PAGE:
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Minimally Invasive Spine Surgery: An Opportunity for Fast Recovery

Spine Pain

Twenty-four hours after Rich got a lumbar MRI, his primary care doctor said, “So, we have a problem.” The results were clear, and the MRI immediately explained nearly two years of pain, numbness, tingling and burning from hips to knees. “Severe spinal canal stenosis,” said the MRI report. “Clumping of the cauda equine nerve roots?” He didn’t really know what that meant, and she tried to explain it to him, but ultimately she told him to make an appointment with a neurosurgeon, without delay.

A friend had a good experience at Global Neurosciences Institute (GNI) at Crozer and confidently referred Rich to Zakaria Hakma, M.D. He immediately visited GNI’s website and found Dr. Hakma’s bio. “Among an elite group of dual-trained vascular neurosurgeons…director of GNI’s spine program…fellowship trained in neurosurgery and neurocritical care.” Rich was convinced, and he made an appointment.

Admittedly, Rich started reading about spinal canal stenosis and other key words he found on his MRI report, which wasn’t the smartest thing to do. Google, Wikipedia and WebMD offered either safe textbook explanations, or horror stories of worst case scenarios. Neither was bolstering his confidence.

At their first meeting, Dr. Hakma reviewed Rich’s MRI on a computer monitor. His finger traversed the image of Rich’s spinal canal and nerves, perfectly healthy and functional at the northern lumbar joints. But the lower he got into the lumbar spine it became obvious. “Here’s where we get into trouble,” Dr. Hakma said, pointing out the impinged nerves coming from L4 and L5.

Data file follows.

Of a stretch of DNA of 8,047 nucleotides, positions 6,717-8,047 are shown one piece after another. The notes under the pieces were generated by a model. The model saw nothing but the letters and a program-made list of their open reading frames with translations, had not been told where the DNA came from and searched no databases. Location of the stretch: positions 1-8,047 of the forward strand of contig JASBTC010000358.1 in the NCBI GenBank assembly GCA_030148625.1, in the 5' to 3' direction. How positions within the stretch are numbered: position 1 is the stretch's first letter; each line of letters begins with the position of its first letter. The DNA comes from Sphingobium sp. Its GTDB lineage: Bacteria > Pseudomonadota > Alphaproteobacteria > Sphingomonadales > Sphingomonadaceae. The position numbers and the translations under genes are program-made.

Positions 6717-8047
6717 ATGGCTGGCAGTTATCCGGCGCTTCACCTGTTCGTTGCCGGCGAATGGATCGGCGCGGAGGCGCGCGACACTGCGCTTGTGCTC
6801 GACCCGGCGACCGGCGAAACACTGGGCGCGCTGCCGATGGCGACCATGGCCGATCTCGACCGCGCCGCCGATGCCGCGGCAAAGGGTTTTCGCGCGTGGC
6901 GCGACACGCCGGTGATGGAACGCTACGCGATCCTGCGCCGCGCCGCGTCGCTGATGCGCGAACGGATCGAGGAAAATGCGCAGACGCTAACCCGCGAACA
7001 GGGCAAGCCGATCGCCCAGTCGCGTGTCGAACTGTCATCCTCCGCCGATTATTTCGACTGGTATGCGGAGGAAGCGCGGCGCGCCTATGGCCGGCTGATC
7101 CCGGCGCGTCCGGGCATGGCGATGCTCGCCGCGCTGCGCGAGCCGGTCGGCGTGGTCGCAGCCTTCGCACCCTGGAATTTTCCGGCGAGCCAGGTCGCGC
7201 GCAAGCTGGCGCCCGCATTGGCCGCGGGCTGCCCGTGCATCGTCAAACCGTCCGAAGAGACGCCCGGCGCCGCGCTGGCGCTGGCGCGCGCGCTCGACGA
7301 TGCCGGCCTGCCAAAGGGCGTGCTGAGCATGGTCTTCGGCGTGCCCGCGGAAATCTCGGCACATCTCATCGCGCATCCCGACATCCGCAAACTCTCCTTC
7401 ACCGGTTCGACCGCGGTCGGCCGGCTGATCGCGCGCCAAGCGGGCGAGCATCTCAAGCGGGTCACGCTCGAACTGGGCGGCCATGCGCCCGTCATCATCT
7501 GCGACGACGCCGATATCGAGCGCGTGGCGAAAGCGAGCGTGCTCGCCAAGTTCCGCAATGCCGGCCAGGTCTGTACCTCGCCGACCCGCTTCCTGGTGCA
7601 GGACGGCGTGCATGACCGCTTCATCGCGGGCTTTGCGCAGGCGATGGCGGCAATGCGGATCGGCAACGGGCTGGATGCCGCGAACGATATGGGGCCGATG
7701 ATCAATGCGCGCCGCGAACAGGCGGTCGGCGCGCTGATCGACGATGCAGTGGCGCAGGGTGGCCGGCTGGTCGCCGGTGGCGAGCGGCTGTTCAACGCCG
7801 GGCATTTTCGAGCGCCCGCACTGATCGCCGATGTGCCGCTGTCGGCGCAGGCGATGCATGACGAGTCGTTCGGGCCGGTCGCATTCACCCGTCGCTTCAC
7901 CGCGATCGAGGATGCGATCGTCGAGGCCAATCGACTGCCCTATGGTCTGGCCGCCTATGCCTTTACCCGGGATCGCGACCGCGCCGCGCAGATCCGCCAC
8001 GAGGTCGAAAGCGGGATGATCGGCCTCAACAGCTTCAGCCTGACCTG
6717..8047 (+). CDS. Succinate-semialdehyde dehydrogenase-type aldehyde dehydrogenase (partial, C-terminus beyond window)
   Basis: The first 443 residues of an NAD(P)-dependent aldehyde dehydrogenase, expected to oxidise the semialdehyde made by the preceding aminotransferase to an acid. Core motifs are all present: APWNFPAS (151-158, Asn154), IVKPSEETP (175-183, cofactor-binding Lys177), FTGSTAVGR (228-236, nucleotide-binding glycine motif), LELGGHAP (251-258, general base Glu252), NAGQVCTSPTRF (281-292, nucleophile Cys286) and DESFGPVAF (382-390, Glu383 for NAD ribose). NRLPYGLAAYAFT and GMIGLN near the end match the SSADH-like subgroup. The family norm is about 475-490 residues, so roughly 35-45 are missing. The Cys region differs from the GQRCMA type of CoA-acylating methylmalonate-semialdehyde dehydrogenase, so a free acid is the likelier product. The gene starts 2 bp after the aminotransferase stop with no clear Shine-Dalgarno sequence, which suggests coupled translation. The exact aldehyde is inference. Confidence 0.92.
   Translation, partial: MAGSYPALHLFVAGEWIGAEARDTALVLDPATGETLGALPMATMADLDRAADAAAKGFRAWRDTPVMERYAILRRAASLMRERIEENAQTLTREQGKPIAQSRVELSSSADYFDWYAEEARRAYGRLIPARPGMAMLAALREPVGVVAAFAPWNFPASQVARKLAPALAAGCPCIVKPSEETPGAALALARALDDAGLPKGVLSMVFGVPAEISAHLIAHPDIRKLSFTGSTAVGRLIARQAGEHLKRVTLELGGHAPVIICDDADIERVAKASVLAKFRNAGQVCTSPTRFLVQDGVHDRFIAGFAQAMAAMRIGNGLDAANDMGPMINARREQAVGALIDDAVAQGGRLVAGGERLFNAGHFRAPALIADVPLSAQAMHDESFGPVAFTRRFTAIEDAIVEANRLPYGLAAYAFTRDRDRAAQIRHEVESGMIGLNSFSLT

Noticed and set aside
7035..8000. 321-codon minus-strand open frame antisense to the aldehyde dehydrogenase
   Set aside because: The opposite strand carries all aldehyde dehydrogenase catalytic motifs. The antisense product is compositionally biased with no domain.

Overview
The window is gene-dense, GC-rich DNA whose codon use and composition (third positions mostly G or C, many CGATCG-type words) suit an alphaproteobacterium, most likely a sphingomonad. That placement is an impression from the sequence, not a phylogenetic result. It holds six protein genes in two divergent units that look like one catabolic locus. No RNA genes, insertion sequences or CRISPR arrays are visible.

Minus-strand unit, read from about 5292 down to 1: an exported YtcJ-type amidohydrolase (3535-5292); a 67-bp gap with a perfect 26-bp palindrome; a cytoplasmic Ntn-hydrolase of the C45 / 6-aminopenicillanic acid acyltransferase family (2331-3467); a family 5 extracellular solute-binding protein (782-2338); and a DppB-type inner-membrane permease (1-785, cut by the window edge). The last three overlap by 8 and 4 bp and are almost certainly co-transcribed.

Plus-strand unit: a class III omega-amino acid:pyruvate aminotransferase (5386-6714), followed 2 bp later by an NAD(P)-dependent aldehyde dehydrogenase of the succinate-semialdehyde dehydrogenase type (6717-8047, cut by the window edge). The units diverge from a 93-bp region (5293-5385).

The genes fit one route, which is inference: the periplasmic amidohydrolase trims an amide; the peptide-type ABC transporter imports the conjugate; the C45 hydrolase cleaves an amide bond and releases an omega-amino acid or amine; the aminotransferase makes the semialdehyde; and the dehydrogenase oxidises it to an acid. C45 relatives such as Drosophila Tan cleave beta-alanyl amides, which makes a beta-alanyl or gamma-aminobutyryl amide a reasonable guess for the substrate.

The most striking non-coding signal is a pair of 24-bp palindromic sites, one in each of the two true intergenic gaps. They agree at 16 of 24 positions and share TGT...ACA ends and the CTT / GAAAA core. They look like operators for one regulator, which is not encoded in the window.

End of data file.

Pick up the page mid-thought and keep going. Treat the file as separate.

“The spinal stenosis that Rich had wasn’t unusual,” said Dr. Hakma, “but that doesn’t mean it wasn’t having a negative impact on his life.” Rich first noticed a patch on the outside of his left thigh that was suddenly numb. That was a couple years ago, and the patch spread. Eventually, he was having pain in his hips. It kept getting worse, and eventually he stopped hiking. Mowing his property became debilitating. And his daily commute to and from work was making the pain and numbness chronic.

When Dr. Hakma starting talking to him about a procedure known as a laminectomy, Rich had lots of questions based on the scary things he had read online. It didn’t take long, however, for Dr. Hakma to explain that for Rich the procedure would be minimally invasive. Everything Rich read became obsolete when Dr. Hakma said those two words.

A “minimally invasive” laminectomy creates only a two-inch incision. Rich learned that he would go home on the same day, and he would need only three weeks out of work to recover. Suddenly, the prospect of ridding himself of chronic symptoms without a long-term disruption seemed within reach. He called GNI at Crozer and scheduled the surgery.

“It wasn’t an automatic decision, but the alternative was to live with worsening symptoms,” said Rich. “They weren’t going away, and they were starting to limit my activities. I understand there are risks to any procedure, but I felt that the nerve compression left untreated would leave me even more vulnerable.”

He explained that his experience in the Crozer-Chester Medical Center OR was excellent. Everyone was there for a common purpose that morning. And, he said, it was obvious that the entire team was not only capable, but very talented. Rich’s surgery was at dawn, and he was home by mid-afternoon.

“The first week post-surgery was hard, of course,” he said. “But by the second week, I was setting new goals every day, and achieving all of them. By the third week I was off pain medication and able to drive. I was amazed at how fast my body was recovering! I went back to work after only three weeks.” He said he was also amazed that he was virtually free of nerve pain almost immediately.

“It’ll take his body a couple of months to completely recover from the surgery itself,” said Dr. Hakma, “and for the damaged nerves to repair themselves. But freeing the nerves from impingement offers immediate relief in cases like his. I’m pleased with his progress post-op, but I’m not surprised. Minimally invasive laminectomies offer a fantastic opportunity for fast recovery.”

“There’s a trail in Hickory Run State Park that I’m dying to hike,” said Rich. “I think I’ll hit it this spring.”